3 Councils Object To Cash-Saving Merger In Dorset

1 February 2017, 06:06

Three out of Dorset's nine councils have voted against cash-saving plans to merge them into just two large authorities.

Christchurch, Purbeck and East Dorset all opposed the idea in votes this week.

It means the proposal will be submitted to the government with the support of the other six.

All nine councils in Dorset have now considered a report and accompanying detailed package of evidence setting out a proposal to replace the county's nine councils with two new unitary authorities.

Six councils (Bournemouth, Dorset County, North Dorset, Poole, West Dorset, and Weymouth & Portland) have backed a change to local government structures in Dorset. The proposal is to create two new unitary councils based on the following existing local authority areas:

- Unitary A: Bournemouth, Christchurch and Poole (including delivering the services currently provided by Dorset County Council in Christchurch).
- Unitary B: East Dorset, North Dorset, Purbeck, West Dorset, Weymouth and Portland (including the services currently provided by Dorset County Council in this area).

Matt Prosser, Chairman of the Dorset Chief Executives Group, said: 

"We are passionate about the Dorset of the future. We are collectively committed to doing the right thing for our residents and for the whole of the county - to protect services, to raise Dorset's profile, to grow the economy, and to generate prosperity and an enhanced lifestyle for all those who live here. All the evidence shows that this proposal will do just that and more, and we are proud of our respective Councils for making the right decision and backing change.

"We now have a mandate from our councils and we have the backing of the public and other stakeholders. That is clear from the consultation results. Now, we have a duty to respond to that mandate and secure a sustainable and even brighter future for Dorset. We are resolved in our commitment to a county that is healthy, prosperous, vibrant and inclusive for generations to come. We now need to determine the next steps in achieving this opportunity of a lifetime."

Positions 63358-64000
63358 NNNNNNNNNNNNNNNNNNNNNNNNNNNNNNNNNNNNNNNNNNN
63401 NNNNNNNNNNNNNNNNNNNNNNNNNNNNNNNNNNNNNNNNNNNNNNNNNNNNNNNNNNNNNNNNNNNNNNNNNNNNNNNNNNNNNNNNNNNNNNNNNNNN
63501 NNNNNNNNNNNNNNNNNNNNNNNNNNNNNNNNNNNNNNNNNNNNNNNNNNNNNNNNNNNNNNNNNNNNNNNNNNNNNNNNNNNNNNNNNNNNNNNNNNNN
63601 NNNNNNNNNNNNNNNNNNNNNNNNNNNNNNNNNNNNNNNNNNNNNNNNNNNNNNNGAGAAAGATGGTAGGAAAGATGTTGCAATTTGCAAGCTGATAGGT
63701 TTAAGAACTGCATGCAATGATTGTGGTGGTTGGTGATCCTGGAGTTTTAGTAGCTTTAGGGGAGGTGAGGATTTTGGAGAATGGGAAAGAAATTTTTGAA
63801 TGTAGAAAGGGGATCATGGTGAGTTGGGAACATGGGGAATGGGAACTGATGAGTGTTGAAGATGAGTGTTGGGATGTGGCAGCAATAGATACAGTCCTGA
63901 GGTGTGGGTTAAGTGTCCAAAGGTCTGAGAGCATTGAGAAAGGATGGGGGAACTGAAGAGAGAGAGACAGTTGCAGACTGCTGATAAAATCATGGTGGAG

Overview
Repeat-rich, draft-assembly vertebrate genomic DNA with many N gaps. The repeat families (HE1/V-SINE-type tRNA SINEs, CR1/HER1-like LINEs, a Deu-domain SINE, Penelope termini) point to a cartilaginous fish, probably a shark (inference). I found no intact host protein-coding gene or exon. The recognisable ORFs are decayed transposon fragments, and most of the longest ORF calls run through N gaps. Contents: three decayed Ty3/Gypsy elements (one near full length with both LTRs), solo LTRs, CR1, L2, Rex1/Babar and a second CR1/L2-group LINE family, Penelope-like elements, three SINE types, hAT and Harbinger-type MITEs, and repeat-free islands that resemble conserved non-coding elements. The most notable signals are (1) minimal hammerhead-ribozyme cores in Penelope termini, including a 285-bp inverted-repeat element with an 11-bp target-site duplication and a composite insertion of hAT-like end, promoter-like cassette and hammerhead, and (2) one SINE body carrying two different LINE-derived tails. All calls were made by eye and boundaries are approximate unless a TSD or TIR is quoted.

Dorset's Council Leaders will meet on 8 February. At this meeting, those councils supporting change will agree the formal proposal to the Secretary of State for Communities and Local Government Sajid Javid, asking him to use the powers available and replace Dorset's nine councils with two new unitary councils.

If the Secretary of State agrees and the change is approved by Parliament during 2017/18, decision-making bodies would be appointed to determine the structure, budget and service delivery models of each new Council. These would be made up of councillors from all existing local authorities. The new councils would 'go live' in April 2019, with full elections in May 2019.

Public consultation results showed backing for change to local government structures in Dorset in both the representative household survey and the open residents questionnaire, with the proposed boundaries also being the most favoured. 

Christchurch Borough Council does not back change to local government structure. At a meeting of Full Council held tonight councillors voted against a proposal to make a submission to the Secretary of State for Communities and Local Government requesting that Dorset's nine councils should be replaced by two new unitary councils.

Cllr Ray Nottage, Leader of the Council, Christchurch Borough Council, said:

"Members debated the evidence presented to us, including the clear public preference across the county for moving to two unitary councils, in particular an urban conurbation serving Bournemouth, Christchurch and Poole with the other serving the rest of Dorset. However, members voted against the recommendations to support the case for change for local government in Dorset. Changes to the structure of local government in Dorset present an historic opportunity to transform our services at a time when budgets are being cut and our priority must be protecting frontline services.

"Whilst Christchurch Borough Council may not have supported the case for change, the Secretary of State submission made by those councils that have agreed the recommendation might see the final decision regarding local government reorganisation taken out of our hands. My priority moving forward is continuing to achieve the best possible outcome for our residents."

At the Full Council meeting of Purbeck District Council held on 31 January 2017, District Councillors voted against a recommendation to make a submission to the Secretary of State for Communities and Local Government requesting that Dorset's nine councils should be replaced by two new unitary councils.

With 11 in favour and 11 against, the Chairman used his casting vote against the recommendation.

Leader of the Council, Councillor Gary Suttle, said: 

"I stated from the outset that this was to be the decision of each individual councillor. I have every respect for the outcome of the vote and will do my utmost to support the mandate that I have been given by my Council.

"It is clear this decision was not taken lightly by councillors."

The dates and decisions of each Council are as follows:

Date Meeting Decision
Tue 24/01/17 Borough of Poole - Full Council - Approved
Thu 26/01/17 Dorset County Council - Full Council - Approved
Thu 26/01/17 West Dorset District Council - Full Council - Approved
Thu 26/01/17 Weymouth and Portland Borough Council - Full Council - Approved
Fri 27/01/17 North Dorset District Council - Full Council - Approved
Mon 30/01/17 East Dorset District Council - Full Council - Rejected
Tue 31/01/17 Christchurch Borough Council - Full Council - Rejected
Tue 31/01/17 Bournemouth Borough Council - Full Council - Approved
Tue 31/01/17 Purbeck District Council - Full Council - Rejected

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